Breed Spotlight: Shiba Inu

05/08/17 at 11:05 AM | Published Under Dog Breeds by Quaker Pet Group

This pup is almost too handsome for words. Having deep-set, almond-shaped eyes gives them a look of deep thoughtfulness and an alluring attractiveness. Their fluffy, high-set, curled tail and quiet demeanor announces a friendliness that is honest and welcoming. Their ears, naturally petite, pointed, and erect, sit atop a symmetrical head that is proportional to their body. They’re typically 13.5-15.5 (female) to 14.5-16.5 (male) inches tall weighing about 17 (female) to 23 (male) pounds.

History of the Shiba Inu

This ancient dog breed dates back as far as the third century BC in Japan, but they didn’t set their paws on American soil until 1954. Because this dog is known to be alert, confident, and courageous, it is not a surprise they were bred to hunt deer, wild boar, and small game. 

Temperament of the Shiba Inu

Born with natural hunting skills and instincts, the plucky Shiba Inu should be kept on-leash at all times. Pet parents should be attentively cautious with their pups when around small animals, young children, and even caged animals. They are spirited, quick, agile and will use their high-prey impulses to go after almost anything that moves.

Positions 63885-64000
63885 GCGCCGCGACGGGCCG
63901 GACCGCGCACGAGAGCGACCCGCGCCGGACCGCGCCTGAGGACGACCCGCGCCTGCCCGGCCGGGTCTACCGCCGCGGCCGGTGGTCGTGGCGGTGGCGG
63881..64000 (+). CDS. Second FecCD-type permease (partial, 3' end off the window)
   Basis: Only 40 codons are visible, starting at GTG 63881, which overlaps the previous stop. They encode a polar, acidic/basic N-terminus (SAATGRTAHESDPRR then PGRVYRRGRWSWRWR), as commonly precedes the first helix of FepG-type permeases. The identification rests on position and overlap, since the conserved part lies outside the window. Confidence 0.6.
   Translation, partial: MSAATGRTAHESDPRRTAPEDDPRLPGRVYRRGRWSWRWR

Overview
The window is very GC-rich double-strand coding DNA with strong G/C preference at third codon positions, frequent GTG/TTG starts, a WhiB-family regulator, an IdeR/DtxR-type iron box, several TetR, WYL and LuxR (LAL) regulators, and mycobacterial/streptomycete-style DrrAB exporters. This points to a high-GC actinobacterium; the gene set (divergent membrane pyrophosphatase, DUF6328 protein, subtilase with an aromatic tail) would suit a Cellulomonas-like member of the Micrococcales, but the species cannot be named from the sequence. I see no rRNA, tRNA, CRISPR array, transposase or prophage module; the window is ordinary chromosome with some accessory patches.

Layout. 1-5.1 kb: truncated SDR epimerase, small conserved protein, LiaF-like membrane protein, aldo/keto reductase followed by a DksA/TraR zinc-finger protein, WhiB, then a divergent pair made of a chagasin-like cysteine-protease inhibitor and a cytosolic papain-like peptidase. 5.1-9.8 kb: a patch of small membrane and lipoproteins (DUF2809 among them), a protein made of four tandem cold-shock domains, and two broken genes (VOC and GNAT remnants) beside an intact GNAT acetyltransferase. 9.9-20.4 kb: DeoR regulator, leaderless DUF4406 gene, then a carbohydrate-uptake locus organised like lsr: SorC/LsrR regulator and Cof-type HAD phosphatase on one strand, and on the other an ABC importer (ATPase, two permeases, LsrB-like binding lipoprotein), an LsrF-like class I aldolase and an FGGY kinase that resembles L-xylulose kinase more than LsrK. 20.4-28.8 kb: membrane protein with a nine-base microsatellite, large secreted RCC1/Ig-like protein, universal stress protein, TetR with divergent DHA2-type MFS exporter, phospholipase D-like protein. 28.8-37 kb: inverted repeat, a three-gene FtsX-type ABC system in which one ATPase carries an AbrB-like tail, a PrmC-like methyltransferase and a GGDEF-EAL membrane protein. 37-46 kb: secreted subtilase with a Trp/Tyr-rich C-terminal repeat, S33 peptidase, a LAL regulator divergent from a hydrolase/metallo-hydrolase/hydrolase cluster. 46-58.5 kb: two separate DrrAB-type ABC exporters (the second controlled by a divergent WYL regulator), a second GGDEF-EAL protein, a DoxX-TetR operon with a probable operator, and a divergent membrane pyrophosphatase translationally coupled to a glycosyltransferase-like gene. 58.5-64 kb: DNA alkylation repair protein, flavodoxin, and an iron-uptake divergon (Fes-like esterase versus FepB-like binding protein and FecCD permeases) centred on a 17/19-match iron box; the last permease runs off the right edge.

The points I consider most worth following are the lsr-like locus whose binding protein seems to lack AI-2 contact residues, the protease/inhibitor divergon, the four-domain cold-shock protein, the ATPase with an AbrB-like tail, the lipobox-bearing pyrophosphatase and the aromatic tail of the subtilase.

The ideal owner of this energetic dog is going to be firm, confident, and utterly consistent, with positive reinforced training. A match made in dog heaven will be with an owner that is active and loves to be outdoors with their Shiba. For this pup needs daily runs, long walks, and vigorous play to keep him healthy and happily worn out.

Train your Shiba Inu early and consistently. Get to know your Shiba Inu and train him when he is alert and in good spirits for best results. Reinforce good behavior with treats and verbal positivity so that your Shiba Inu can reward you with loyalty and affection.

Health of the Shiba Inu

Shiba Inu live up to 16 colorful years. Their bodies are structured symmetrically and have little to no issues with balance, strength, and cardiovascular endurance. It is recommended to evaluate their hips, patella, and vision because of this breeds' tendency to have some issues in these areas. Be preventative in your pup’s flea care because the Shiba Inu tend to scratch and bite at flea irritation more vigorously to the point of injury.

As Shiba Inus are clever and energetic, it is important to keep them occupied and mentally stimulated with activities and dog toys. Try our goDog® Retrieval line for a great selection of dog toys ideal for high energy dogs!

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Quaker Pet Group

 

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